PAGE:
#MediaQuickies 7

This week was jammed packed with media moments shedding light on America’s racial intricacies, so let’s take those color blinders off and jump right into this week’s four #MediaQuickies.

*Don’t feel like reading? Listen here:


1. #RaceTogether:

Starbucks had the bright idea to open their coffee shops up to conversations about race; thus taking the idea of corporate social responsibility to the next level. While their intent was good, Twitter erupted in an uproar and Black Twitter responded with  #NewStarbucksDrinks.

Screen Shot 2015-03-20 at 6.04.01 PM

Judging by the onslaught of confused and angry tweets from Starbucks customers, the company had no idea this food for thought initiative would transpire into  shit that would hit the Twitter fan.

Why did this campaign fail so miserably? I’ll let Tai Tran take it from here: 3 Reasons Behind Starbucks Failure.

2. #ToPimpAButterfly

Music can be a powerful tool that soothes the soul during hard times. Take for example J-Cole’s not so savory singing but heartfelt Mike Brown tribute song: bit.ly/1BXVyo6. A tribute song to Deah, Yusor and Razan, the three students murdered in the #ChapelHillShooting, was also the musical offspring of a mourning community: bit.ly/1GAzv7Z. My latest example of powerful music addressing today’s social issues? Kendrick Lamar’s new album, “To Pimp A Butterfly.”

IMG_6177The authenticity that pulsed through Kendrick’s album during my first listen was refreshing. It made me think. It made me feel. It made me smile. It gave me chills. From politics, to depression, to street life, this album took me through the struggles of a young Black man in America and made this text message from a friend resonate even more: FullSizeRender 28

 

3. #JusticeForMartese

IMG_6179Early Wednesday morning, Martese Johnson, a third-year student at UVA, was wrestled to the ground, his head slammed against the pavement, and arrested for what? A fake ID? Public intoxication? For being Black?

Martese’s attorney quickly put out a statement, reassuring the public that Martese wasn’t your average nigger. No, this Black man was getting a college degree.

“As evidenced by both his academic and extracurricular achievements, Martese is a smart young man with a bright future,” his attorney said.

The fact that Martese’s attorney felt the need to defend his client by reaffirming his intelligence and college education makes me feel some type of way and question if the same approach would have been taken if  Martese was white.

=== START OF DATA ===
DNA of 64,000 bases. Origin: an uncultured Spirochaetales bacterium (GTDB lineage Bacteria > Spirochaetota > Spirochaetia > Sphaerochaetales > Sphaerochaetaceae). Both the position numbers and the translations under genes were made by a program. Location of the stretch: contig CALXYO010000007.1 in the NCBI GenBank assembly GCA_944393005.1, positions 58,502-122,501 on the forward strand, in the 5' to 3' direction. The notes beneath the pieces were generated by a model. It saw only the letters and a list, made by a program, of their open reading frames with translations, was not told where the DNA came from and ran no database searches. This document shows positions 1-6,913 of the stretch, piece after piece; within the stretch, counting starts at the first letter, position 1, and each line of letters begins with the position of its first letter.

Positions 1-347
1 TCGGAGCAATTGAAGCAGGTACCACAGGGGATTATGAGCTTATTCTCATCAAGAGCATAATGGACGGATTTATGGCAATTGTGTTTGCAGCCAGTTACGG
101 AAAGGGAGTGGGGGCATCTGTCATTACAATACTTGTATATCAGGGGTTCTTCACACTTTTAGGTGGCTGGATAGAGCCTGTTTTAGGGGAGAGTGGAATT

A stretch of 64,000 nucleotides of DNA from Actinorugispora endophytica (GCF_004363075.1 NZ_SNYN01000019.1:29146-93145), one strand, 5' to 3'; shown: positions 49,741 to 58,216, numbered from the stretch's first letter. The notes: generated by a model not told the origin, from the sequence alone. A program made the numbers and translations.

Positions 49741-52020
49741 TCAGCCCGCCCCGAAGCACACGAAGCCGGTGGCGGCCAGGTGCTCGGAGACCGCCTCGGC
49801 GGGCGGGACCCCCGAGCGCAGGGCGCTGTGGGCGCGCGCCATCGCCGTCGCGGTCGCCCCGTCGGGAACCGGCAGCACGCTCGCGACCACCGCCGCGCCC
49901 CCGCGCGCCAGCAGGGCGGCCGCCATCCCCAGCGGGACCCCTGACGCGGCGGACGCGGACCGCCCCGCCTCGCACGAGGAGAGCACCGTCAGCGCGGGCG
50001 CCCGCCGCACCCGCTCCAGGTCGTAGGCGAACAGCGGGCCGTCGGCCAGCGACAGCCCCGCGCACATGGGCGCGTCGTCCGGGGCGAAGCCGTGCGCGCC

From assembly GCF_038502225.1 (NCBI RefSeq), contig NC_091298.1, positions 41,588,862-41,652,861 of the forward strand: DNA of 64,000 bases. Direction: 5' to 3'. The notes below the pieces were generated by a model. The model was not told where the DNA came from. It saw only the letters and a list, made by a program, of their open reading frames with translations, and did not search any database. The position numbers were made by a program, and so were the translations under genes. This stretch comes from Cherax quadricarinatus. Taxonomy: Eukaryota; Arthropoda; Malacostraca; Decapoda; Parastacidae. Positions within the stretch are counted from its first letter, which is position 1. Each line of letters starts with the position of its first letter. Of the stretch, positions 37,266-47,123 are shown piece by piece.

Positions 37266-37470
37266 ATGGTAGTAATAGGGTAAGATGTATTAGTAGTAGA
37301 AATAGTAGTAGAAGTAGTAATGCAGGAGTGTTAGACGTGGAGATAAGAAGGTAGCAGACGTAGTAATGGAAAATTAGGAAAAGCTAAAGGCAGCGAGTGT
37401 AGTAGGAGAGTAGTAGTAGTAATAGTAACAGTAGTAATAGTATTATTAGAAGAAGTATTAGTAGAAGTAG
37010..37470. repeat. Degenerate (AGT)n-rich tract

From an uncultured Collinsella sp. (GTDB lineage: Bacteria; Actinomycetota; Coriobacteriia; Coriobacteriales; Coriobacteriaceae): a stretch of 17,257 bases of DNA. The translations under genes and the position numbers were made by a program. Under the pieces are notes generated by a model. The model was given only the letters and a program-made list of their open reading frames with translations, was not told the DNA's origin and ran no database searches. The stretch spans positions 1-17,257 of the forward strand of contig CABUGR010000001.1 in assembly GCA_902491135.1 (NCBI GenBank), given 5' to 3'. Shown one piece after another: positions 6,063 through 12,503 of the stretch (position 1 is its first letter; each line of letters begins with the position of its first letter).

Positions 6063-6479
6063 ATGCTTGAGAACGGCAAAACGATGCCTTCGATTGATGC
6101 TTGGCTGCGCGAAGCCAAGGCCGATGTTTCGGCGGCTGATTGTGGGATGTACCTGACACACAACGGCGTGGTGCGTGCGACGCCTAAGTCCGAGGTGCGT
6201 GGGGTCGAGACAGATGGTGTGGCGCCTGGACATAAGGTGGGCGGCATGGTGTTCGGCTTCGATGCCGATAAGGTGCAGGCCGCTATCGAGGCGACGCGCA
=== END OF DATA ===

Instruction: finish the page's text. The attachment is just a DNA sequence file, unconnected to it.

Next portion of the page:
Needless to say, I’ll be following this story in the coming weeks to see if #JusticeForMartese becomes more than just a trending hashtag.

4. More racists fraternities

This week, Pi Kappa Phi, an NC State fraternity, left its dirty laundry out to dry on a restaurant table near campus. A restaurant employee found the fraternity’s notebook filled with comments written by the fraternity’s brothers.

Here’s a few excerpts courtesy of this WRAL article: bit.ly/18OslSl

“It will be short and painful, just like when I rape you.”

“If she’s hot enough, she doesn’t need a pulse.”

“That tree is so perfect for lynching.”

“Be kind to the whales because they’ll lead you to the dolphins.”

You’d think these boys would have taken notes on #SAE’s cameo appearance in last week’s news cycle…but that ain’t none of my business though.

kermit

2 Comments

  1. Another great read! I listened to “To Pimp A Butterfly” this weekend. My favorite tracks was Institutionalized and Complexion. I also loved the JAZZ infusion! It was definitely an out the box listening experience. Do you foresee it getting much play time on mainstream radio?

    • The only song I’ve heard on the radio from this album is “I” but he may have other singles. I think “I” has a powerful message, and I was happy to hear it pop up on the tuner this past summer. It definitely stood out amongst the other songs being played on the radio, but being that Kendrick is considered a “mainstream” rapper, it doesn’t surprise me that one of his songs with this much substance made it on the radio.

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